The obvious result of coming to this conclusion is part of the initial problem to begin with – depression. This is one of the easiest to identify, but because one of the symptoms of bipolar is depression already, it becomes diluted among all of the other reasons, both chemical and mental, that cause depression.
Depression isn’t just feeling sad. I can’t express this enough. The depression experienced by those with clinical depression, bipolar disorder, and other mental illnesses is not simply feeling down. Whether it’s caused by something external, such as a death in the family, or something biological, such as bipolar disorder, depression is a debilitating illness that can affect even the seemingly most well-adjusted individual.
What is different about depression for me is that depression based on grief feeds on the beliefs that I’m somehow broken, and that I’ll be unable to accomplish what I want to because of my illness. This can feed into an already developed depression, but it is also a feeling all its own.
Some people will tell me that despite my illness, I should feel like I can still accomplish anything I want as long as I put my mind to it. These people are either extremely lucky, or don’t understand depression and other mental illnesses. If I’m very clever, and if the stars align in the right way, I may find a way around my illness to achieve what I want to achieve. But in many cases, mental illness will hinder what people can do.
This is the hardest part of the grief cycle. It’s hard not to get stuck in this rut, and I think all of us do to some extent throughout our lives. It’s a harsh reality to face: but if you’re able to, acceptance is the next step.
Part of this acceptance is not getting caught up with what I can’t accomplish, and focusing on what I can. Lack of sleep can be a big trigger for me, which means no all-nighters. For someone with tight deadlines, this can be a problem. The alternative is to find work that I can space out over a longer period of time. This may seem like a no-brainer, but in some cases, such as freelance work, not taking on shorter deadlines may mean a completely different career.
Mental illness can also influence day-to-day tasks. To better explain this, let’s look at the Spoon Theory, a well-respected concept originally describing energy levels related to chronic illness that can also be a way to explain what it’s like to have a chronic mental illness.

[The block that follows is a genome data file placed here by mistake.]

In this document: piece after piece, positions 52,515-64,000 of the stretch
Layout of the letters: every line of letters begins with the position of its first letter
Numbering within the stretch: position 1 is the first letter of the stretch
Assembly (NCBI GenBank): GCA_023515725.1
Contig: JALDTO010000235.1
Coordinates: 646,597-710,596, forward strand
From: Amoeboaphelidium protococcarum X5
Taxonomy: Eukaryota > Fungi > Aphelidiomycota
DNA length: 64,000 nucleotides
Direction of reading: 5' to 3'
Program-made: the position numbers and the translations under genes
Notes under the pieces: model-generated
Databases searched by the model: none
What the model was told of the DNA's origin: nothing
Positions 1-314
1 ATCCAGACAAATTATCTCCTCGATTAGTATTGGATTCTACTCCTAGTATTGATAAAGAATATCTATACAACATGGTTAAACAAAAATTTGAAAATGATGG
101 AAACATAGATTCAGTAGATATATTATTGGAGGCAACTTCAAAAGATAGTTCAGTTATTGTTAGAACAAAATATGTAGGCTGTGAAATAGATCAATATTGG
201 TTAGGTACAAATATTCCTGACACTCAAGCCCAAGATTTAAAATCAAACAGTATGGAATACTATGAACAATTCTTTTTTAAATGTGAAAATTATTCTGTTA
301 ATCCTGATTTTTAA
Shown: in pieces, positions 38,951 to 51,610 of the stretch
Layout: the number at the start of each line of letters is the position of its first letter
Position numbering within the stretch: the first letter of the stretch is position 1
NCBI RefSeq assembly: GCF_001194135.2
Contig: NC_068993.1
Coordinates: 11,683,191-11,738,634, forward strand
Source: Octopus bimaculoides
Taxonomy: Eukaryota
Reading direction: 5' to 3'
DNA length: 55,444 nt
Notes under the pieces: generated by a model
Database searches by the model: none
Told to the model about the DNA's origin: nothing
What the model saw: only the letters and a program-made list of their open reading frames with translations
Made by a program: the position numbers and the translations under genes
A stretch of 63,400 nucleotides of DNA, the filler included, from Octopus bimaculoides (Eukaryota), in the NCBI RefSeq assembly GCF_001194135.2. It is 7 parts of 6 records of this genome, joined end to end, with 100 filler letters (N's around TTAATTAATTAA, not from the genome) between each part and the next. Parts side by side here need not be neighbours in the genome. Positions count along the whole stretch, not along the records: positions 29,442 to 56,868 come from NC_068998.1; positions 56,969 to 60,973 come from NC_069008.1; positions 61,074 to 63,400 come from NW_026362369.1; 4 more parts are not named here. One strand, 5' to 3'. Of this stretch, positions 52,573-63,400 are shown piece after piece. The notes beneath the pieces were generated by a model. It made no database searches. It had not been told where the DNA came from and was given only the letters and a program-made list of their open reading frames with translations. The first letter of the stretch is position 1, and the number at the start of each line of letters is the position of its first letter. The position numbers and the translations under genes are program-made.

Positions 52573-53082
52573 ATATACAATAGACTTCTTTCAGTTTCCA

In the Spoon Theory, Christine Miserandino explains that most people start the day with many, if not infinite spoons: spoons being a metaphor for energy. When you have a chronic illness, you start with much fewer spoons. Everything you do during the day takes a spoon, and at some point there’s the real possibility of running out. This means that when you have a chronic illness, you have to carefully manage the day to make sure you keep enough spoons to finish what you start.
Chronic mental illnesses can work the same way. When under a depression, my spoons are limited. It may take a spoon to shower, to call somebody, to eat, and several to manage going to work. This affects not only what I can accomplish daily, but weekly, monthly, yearly and within my lifetime.
This is what takes acceptance and what causes grief. And that is the crux of it. I make different choices knowing I have a mental illness than I would if I didn’t. Some people can go through life letting themselves handle the consequences, and thinking about their actions later. People with mental illness don’t have that freedom. Not thinking through a situation, keeping in mind the fact that a depression or mania can hit at any time, can cause unwanted consequences.
I’m not all the way to acceptance. It comes and goes depending on my state of mind and the situation. When I’m doing well, I recognize I cannot change that I have bipolar disorder. There is one thing I can change, though. As said by Albert Einstein, “The world as we have created it is a process of our thinking. It cannot be changed without changing our thinking.”
I can’t change my mental illness and I can’t change the hurdles I’ll encounter as a result. What I can change is how I think about them, and action is the counterpart to the way that we think.